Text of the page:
“These are the people na sobrang mahal ko talaga, na sobrang grabe yung wholesomeness nila,” she said.

Apart from the memories they’ve made over their four-year stay at the institution, they’ve established a great attachment to it and its people, prompting them to serve not for themselves but for the sake of their promised oath.

Punzalan, the former president of the Tomasian Media Circle of Talents (TOMCAT), admitted that serving an organization is not always convenient as students have to endure academic and organizational responsibilities simultaneously.

Despite these, the communication graduate said that an organization’s established rapport helps students ease the pressure and distress.

“With the help of the organization, you can at least somehow relieve the stress by doing the stuff you like,” Punzalan, who is also the Benavides Outstanding Award recipient of the academic year, said in an interview with TomasinoWeb. “I usually work for TOMCAT lang, and everything just goes in place,” he added.

Conquering the difficulties

Arroyo found it challenging to juggle all of her obligations at the same time in senior year, making it the most challenging phase in her university life.

Apart from managing her thesis and internship, she also had to look out for her constituency as a student leader.

Last August 2020, she met with her co-members in the UST Journalism Society to prepare for the freshmen week event, all while having to comply with a meeting with her internship supervisors later that day.

“Imagine how hard I have to multitask, halos mangiyak-ngiyak ako nung mga panahon na yun kasi sobrang hirap talaga,” Arroyo said.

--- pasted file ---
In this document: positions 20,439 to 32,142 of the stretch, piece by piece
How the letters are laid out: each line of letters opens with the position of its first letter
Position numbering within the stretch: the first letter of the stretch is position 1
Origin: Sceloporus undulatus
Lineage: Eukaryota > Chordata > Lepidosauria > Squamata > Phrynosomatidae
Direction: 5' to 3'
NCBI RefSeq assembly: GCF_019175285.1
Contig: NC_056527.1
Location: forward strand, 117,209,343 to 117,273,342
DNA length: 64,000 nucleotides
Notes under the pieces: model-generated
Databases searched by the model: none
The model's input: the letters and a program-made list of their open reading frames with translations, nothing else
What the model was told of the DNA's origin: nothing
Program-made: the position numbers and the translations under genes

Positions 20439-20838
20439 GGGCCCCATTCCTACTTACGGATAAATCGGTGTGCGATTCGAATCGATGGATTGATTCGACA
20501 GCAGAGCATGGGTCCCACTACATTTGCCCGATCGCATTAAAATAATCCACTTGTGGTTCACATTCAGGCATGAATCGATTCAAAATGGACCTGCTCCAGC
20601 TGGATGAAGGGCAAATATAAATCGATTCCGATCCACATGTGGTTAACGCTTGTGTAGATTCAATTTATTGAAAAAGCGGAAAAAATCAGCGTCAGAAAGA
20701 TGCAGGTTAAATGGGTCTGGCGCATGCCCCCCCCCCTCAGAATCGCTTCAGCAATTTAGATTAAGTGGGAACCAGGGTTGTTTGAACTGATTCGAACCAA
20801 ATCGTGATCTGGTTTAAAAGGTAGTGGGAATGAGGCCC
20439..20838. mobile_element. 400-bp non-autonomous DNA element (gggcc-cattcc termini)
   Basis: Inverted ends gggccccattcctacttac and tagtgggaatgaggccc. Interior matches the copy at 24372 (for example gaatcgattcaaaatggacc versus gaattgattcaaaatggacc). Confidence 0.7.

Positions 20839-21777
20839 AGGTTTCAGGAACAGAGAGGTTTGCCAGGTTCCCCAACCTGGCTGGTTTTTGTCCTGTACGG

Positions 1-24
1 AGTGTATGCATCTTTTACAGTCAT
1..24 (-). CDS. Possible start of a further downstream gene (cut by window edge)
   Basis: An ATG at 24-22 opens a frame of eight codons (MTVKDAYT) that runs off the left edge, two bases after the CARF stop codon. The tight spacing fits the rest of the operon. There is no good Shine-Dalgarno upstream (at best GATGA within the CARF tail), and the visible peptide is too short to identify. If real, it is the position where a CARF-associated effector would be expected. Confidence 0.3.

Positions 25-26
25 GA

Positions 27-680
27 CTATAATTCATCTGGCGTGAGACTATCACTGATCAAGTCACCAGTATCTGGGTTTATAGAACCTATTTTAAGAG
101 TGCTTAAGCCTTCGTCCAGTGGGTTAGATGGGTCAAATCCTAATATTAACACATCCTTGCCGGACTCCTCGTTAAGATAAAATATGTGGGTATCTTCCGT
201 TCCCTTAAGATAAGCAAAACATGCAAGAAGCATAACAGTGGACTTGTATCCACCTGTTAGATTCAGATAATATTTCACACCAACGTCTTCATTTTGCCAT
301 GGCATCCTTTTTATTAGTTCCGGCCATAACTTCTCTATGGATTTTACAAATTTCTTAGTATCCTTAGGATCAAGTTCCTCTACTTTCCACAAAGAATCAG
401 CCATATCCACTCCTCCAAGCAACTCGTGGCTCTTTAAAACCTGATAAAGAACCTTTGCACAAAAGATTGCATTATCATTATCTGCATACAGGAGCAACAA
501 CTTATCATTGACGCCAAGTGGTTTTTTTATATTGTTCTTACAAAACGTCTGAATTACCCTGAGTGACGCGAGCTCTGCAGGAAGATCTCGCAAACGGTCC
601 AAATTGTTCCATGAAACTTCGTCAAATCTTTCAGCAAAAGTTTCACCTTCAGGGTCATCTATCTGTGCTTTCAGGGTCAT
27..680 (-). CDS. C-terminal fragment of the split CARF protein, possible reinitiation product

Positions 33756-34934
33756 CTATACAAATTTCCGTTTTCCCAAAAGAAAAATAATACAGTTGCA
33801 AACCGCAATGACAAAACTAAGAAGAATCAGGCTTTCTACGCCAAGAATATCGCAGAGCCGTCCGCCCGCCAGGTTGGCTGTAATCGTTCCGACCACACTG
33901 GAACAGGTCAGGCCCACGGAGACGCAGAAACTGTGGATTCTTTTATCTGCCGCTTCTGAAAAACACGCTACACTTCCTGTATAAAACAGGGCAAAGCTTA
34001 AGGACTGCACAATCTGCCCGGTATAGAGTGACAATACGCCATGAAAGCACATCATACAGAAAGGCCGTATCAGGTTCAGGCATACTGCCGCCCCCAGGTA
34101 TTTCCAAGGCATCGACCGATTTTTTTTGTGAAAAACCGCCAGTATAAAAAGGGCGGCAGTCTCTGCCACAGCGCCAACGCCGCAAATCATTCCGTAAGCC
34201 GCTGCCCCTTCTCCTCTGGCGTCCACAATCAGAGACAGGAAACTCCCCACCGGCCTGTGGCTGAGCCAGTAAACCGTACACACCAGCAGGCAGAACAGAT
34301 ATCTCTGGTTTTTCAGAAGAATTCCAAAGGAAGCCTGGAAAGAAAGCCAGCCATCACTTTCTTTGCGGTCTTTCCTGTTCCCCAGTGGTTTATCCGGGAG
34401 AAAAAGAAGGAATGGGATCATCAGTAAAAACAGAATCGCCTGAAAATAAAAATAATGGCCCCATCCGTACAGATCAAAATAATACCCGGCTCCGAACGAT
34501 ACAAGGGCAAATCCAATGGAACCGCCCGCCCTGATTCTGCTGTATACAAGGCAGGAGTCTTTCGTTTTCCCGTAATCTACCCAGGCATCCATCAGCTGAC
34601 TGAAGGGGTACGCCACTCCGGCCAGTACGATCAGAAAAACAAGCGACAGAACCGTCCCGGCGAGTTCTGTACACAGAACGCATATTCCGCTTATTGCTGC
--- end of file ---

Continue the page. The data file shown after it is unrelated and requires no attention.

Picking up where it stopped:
Like what Arroyo experienced, Punzalan also acknowledged that he faced difficulties during his presidency in TOMCAT. The difference was that students had to transition from face-to-face to online learning, which limited the number of events the organization could host.

“The shift [from on-site] to digital is really something else [and] we came in unprepared,” he said.

Arroyo echoed this sentiment, who found that the lack of personal communication affected her relationship with her colleagues. According to her, sincerity through online messages is not always conveyed or translated well.

“[S]a online na not everyone is available all the time, it sounds so robotic,” Arroyo said.

To prevent that from happening, she had to make herself available all the time, not only for her org mates but also to other students who see her as an ‘ate.’

Concurrently, Punzalan’s way to connect with his members is by conducting frequent online kumustahans or kulitans, a monthly or weekly meeting for the organization to check each other’s well-being.

“I think that it’s really an effective way of bridging the gap of what the digital setup did during this term,” he said.

From rookies to leaders

Punzalan said a key element to achieving his goals is to “never start what you cannot finish.”

“It’s cliché as it seems, but it’s a process. You don’t just get something nang basta-basta lang,” he said.

Likewise, Arroyo asserted there will always be failures and disappointments, which is fine in the long run. For her, it is essential to detach oneself from the fear of being a rookie.

“You will be a rookie, and you have to learn how to be a master in whatever comes your way, tsaka ka pa lang gagaling, tsaka ka pa lang makaka-achieve ng perfection,” she added. 

Now that she already graduated, she wondered if she made enough memories as a Thomasian.

“I-enjoy niyo ang bawat araw or bawat month na nasa UST kayo, ‘wag kayong magmadali kasi sobrang bilis lang ng mga pangyayari, and if mamadaliin niyo, you won’t create as much memories as you would like,” she said.